pope-francis-unThis morning Pope Francis gave an address to the UN General Assembly. As the pontiff mentions in his speech, this is the fifth time since 1965 that a pope has visited the United Nations.

In the lengthy address Pope Francis covers a wide range of topics, from the rule of law to nuclear weapons to the drug trade. Here are 15 key quotes from the speech:

Usury and Oppressive Lending Systems

[The equitable influence on decision-making processes by all countries] will help limit every kind of abuse or usury, especially where developing countries are concerned. The International Financial Agencies should care for the sustainable development of countries and should ensure that they are not subjected to oppressive lending systems which, far from promoting progress, subject people to mechanisms which generate greater poverty, exclusion and dependence.

Rule of Law

The work of the United Nations, according to the principles set forth in the Preamble and the first Articles of its founding Charter, can be seen as the development and promotion of the rule of law, based on the realization that justice is an essential condition for achieving the ideal of universal fraternity. In this context, it is helpful to recall that the limitation of power is an idea implicit in the concept of law itself.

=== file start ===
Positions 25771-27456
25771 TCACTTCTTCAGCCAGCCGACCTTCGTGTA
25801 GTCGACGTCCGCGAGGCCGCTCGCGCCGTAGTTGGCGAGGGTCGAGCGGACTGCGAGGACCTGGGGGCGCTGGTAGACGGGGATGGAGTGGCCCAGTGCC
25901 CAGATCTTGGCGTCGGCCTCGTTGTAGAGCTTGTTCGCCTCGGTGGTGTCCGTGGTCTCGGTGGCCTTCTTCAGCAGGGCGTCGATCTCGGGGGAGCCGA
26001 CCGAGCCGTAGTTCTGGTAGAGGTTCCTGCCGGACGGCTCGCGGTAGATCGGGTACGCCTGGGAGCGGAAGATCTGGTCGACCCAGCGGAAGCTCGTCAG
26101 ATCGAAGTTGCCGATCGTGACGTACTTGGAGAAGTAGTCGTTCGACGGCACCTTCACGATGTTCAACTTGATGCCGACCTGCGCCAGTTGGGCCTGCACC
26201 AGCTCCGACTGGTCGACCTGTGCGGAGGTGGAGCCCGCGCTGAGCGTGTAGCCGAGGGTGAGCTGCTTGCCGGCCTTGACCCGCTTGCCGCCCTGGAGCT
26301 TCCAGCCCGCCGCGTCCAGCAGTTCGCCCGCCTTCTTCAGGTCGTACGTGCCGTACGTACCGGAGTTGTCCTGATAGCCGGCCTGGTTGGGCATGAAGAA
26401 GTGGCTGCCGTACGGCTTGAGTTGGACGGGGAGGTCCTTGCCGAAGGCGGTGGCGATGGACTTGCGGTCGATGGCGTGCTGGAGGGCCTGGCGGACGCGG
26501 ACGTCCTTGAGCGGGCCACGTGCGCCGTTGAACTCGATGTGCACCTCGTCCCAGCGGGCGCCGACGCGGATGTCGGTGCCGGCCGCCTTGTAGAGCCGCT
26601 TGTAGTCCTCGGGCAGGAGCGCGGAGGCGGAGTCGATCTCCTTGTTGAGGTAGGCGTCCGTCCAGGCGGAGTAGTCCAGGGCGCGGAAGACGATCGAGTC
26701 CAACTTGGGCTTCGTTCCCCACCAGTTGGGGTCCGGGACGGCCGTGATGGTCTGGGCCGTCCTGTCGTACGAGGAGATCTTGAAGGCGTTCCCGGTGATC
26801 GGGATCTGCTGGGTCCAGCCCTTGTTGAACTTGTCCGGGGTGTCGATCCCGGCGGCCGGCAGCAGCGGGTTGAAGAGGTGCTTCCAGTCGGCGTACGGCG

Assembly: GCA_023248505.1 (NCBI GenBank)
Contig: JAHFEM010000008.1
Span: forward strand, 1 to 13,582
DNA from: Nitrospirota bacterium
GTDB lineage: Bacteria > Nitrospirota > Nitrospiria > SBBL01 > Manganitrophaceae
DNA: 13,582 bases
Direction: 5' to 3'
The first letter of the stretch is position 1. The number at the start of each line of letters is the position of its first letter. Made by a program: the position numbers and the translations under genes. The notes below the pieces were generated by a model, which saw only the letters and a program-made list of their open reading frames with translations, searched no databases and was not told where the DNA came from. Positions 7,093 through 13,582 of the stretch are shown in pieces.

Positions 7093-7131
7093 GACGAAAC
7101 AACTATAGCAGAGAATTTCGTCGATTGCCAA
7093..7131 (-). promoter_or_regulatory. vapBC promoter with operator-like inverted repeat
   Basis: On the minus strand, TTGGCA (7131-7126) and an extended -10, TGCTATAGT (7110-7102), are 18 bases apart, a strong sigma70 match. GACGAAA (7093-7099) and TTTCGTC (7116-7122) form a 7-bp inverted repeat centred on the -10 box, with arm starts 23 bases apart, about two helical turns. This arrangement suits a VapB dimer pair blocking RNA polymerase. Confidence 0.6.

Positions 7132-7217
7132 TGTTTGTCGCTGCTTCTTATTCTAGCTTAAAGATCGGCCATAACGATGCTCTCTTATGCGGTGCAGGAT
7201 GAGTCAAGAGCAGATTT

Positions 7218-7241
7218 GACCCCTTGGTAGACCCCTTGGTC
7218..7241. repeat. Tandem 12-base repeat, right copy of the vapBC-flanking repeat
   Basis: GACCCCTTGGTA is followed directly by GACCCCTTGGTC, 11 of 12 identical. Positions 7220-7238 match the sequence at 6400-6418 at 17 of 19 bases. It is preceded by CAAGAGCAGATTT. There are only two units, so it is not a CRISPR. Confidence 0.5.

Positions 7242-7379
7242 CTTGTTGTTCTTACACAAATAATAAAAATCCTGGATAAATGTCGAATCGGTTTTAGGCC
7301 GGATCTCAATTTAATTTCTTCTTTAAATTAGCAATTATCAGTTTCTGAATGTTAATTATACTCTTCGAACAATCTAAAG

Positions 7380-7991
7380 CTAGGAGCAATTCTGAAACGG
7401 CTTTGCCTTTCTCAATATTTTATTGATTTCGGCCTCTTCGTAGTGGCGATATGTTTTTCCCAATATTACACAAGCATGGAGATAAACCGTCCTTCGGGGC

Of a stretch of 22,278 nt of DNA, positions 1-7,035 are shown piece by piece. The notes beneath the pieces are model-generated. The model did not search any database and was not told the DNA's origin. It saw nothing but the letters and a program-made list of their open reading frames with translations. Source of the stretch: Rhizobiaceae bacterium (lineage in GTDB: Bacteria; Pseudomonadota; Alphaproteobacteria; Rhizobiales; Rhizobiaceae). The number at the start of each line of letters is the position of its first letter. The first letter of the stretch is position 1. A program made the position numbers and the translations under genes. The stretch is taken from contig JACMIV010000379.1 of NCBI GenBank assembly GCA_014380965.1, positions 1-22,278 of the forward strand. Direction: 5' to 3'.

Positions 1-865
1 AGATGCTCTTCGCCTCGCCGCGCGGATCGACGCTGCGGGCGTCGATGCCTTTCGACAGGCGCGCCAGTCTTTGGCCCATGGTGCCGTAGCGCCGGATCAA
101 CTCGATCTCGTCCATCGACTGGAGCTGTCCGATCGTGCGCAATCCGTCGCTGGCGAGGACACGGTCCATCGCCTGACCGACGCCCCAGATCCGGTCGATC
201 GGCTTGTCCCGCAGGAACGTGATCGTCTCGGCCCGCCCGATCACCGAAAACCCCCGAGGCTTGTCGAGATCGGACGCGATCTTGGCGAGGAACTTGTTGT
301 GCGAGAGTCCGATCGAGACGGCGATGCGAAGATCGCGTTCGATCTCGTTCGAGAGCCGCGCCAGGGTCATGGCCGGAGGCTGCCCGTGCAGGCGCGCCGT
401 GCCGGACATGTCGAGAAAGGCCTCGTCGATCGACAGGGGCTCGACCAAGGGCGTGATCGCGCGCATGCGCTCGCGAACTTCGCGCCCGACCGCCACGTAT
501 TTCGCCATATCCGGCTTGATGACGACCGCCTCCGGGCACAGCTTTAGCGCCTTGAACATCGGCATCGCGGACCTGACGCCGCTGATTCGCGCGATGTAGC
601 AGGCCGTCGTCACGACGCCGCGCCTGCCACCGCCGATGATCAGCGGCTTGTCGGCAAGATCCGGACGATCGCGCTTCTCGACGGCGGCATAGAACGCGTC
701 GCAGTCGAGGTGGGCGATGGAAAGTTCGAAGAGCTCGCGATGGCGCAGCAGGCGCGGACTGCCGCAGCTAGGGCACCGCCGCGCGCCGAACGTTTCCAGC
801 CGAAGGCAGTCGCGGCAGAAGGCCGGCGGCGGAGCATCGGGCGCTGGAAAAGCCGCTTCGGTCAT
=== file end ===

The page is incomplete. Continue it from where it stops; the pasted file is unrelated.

Limits of Power

I have a friend who owns a vacation home that he rents out by the week and on weekends. It’s a cozy place surrounded by forest with access to one of the Great Lakes. It’s a perfect place to get away from it all, replenish the spirit and relax. The rent also helps my friend financially. Lately, however, he feels less inclined to offer his house to vacationers. It seems some of his renters take it upon themselves to move the furniture in his house in a fashion more to their liking. In one instance, a renter totally reconfigured all the cooking utensils, pots and pans in the kitchen cabinets and drawers.

Why would anyone spend precious vacation time and money only to rearrange someone else’s furniture and cookware? By the same token, why would anyone invest in a company only to introduce proxy resolutions that would negatively impact the company’s bottom line and decrease shareholder value? Wouldn’t that trip things up?